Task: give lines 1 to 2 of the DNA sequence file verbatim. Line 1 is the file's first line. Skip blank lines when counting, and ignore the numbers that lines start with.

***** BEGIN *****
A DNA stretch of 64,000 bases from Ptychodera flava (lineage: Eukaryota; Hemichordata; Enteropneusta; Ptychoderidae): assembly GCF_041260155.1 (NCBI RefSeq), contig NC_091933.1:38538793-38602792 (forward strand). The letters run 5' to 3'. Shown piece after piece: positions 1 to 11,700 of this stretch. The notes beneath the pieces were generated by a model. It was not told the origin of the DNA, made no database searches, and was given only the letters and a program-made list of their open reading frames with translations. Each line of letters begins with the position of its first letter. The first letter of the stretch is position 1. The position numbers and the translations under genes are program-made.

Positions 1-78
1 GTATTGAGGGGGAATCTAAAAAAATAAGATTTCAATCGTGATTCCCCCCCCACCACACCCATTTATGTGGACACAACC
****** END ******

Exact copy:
A DNA stretch of 64,000 bases from Ptychodera flava (lineage: Eukaryota; Hemichordata; Enteropneusta; Ptychoderidae): assembly GCF_041260155.1 (NCBI RefSeq), contig NC_091933.1:38538793-38602792 (forward strand). The letters run 5' to 3'. Shown piece after piece: positions 1 to 11,700 of this stretch. The notes beneath the pieces were generated by a model. It was not told the origin of the DNA, made no database searches, and was given only the letters and a program-made list of their open reading frames with translations. Each line of letters begins with the position of its first letter. The first letter of the stretch is position 1. The position numbers and the translations under genes are program-made.

Positions 1-78